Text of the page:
|Publication number||US6608758 B1|
|Application number||US 09/657,865|
|Publication date||Aug 19, 2003|
|Filing date||Sep 7, 2000|
|Priority date||Sep 7, 2000|
|Publication number||09657865, 657865, US 6608758 B1, US 6608758B1, US-B1-6608758, US6608758 B1, US6608758B1|
|Inventors||Daniel Joseph Hunt, Edward N. Dials, Joseph Francis Xavier Doman, William Drummond Owsley|
|Original Assignee||International Business Machines Corporation|
|Export Citation||BiBTeX, EndNote, RefMan|
|Patent Citations (10), Referenced by (6), Classifications (12), Legal Events (8)|
|External Links: USPTO, USPTO Assignment, Espacenet|
The present invention relates generally to radiation shielding, and more particularly to providing a chassis shielding system.
Electromagnetic interference (EMI) is an electrical noise that creates a disturbance, or an undesired response in electrical circuits, equipment, or systems. Many types of commercial electronic equipment, such as computers and transmitters are a source of electromagnetic emissions. Most sources primarily produce electromagnetic (E) field emissions. Most conductive materials have low impedance and therefore reflect most of the E field waves.
Electromagnetic compatibility (EMC) is the extent to which a piece of hardware will tolerate electrical interference from other equipment, in other words, the ability of a device or system to function without error in its intended electromagnetic environment. Potential sources of electromagnetic compatibility problems include radio transmitters, power lines, electronic circuits, electric motors, and just about anything that utilizes or can detect electromagnetic energy.
Electronic circuits, equipment, and systems which are sensitive to electromagnetic radiation must be shielded from sources in order to ensure proper performance. Furthermore, when equipment radiates electromagnetic radiation, the equipment must be isolated, or shielded in order to prevent degradation of the performance of surrounding equipment.
Computers are generally designed and constructed to provide for the installation of supplemental circuit cards that can be mounted in the computer in order to provide a number of different functional options. Supplemental circuit cards are typically designed and constructed with a standard mounting bracket attached to a circuit board. A typical computer has openings in the computer chassis to allow the installation of the supplemental circuit cards. However, the openings in the computer chassis increase the potential that unwanted radiation, such as electromagnetic and radio frequency emissions will have a deleterious impact upon the computer.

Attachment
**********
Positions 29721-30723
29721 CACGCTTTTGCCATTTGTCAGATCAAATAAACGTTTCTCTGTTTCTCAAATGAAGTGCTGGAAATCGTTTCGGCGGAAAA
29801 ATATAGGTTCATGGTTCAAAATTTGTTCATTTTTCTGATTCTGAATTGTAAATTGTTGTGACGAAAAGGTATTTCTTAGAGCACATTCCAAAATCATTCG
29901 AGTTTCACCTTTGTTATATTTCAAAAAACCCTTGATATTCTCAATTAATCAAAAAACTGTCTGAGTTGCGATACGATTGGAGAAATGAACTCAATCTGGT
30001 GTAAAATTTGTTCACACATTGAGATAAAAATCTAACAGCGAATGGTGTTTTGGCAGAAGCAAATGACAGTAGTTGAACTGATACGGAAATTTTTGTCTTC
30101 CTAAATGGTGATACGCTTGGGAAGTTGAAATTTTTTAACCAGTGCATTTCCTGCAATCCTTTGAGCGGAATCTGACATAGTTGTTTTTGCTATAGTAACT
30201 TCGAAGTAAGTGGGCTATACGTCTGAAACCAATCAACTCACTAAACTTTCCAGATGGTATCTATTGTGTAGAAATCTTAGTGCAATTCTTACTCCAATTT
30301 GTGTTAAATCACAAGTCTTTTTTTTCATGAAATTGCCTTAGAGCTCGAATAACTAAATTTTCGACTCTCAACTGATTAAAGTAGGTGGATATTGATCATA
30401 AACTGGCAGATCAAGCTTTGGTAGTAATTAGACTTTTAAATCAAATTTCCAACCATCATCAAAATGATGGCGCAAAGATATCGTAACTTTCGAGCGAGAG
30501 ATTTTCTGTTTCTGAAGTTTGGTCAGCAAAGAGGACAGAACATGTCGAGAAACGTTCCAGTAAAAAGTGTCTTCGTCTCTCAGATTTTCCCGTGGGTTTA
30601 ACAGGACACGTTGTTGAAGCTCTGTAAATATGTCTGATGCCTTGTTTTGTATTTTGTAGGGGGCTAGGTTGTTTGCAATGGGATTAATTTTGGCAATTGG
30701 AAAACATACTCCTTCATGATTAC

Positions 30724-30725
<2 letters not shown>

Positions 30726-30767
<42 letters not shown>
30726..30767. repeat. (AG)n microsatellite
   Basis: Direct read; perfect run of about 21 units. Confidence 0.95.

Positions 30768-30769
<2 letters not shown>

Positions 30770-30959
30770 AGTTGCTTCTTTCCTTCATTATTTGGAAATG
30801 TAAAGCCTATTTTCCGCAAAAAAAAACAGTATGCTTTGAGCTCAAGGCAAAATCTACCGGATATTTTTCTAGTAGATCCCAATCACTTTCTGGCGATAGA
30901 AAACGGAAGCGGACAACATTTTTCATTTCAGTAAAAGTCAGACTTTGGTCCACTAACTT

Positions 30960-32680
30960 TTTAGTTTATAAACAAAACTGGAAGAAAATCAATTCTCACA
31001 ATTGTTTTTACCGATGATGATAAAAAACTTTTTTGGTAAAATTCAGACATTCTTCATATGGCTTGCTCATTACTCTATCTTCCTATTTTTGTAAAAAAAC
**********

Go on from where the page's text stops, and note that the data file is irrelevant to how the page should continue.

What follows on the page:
Shielding, which involves the use of materials to reduce radiation by reflection and/or absorption, is used in many different equipment environments, particularly those in which gaskets are required to seal seams and gaps in housings and door enclosures. Shielding is most effective when the shielding mechanism is suitably placed to cause an abrupt discontinuity in the path of radiation emissions. Additionally, shielding effectiveness and performance is a function of the properties and configuration of the shielding mechanism. Therefore, since one of the largest single sources of radiation emissions or electromagnetic leakage can occur along contact surfaces between two parts, in these situations, it is important to have a shield which is capable of establishing proper contact to ensure that a good conductive seal results.
In one conventional method, a device is designed with a multiplicity of precisely deflected “finger” for providing contact between a circuit card bracket and a computer chassis. This design is very expensive device because the tooling used to manufacture the device is quite expensive. FIG. 1 is a top view of the conventional device 100 that utilizes a multiplicity of fingers 10 in the prior art. FIG. 2 is a side view of the conventional device 100 depicting how the multiplicity of fingers 10 are precisely deflected away from the sheet 20 of the device 100. FIG. 3 is a close up cross-sectional view of the precisely deflected finger 10. As shown in FIG. 3, Finger 10 has a bi-directional formation with a portion 10 that is deflected away from the sheet 20 in one direction, and a top end 14 which bends back towards the sheet 20 in the opposite direction. Significantly, FIG. 3 also shows the conspicuous deflection 16 which occurs when the finger 10 is formed out and away from the sheet 20. FIG. 4 is a close-up cross-sectional view illustrating the desired juxtaposition of the fingers of a conventional device when interposed between a circuit card 18 and a computer chassis 19. Apparent in FIG. 2, if the deflection 16 of fingers 10 is not properly and precisely deflected away from the sheet 20, proper contact between fingers 10 and computer chassis 19 is jeopardized. Therefore, this conventional device and method suffers from a number of shortcomings since circumstances which would cause the fingers to be pushed in too far, or not be deflected out far enough from the sheet will negatively impact the effectiveness of the device.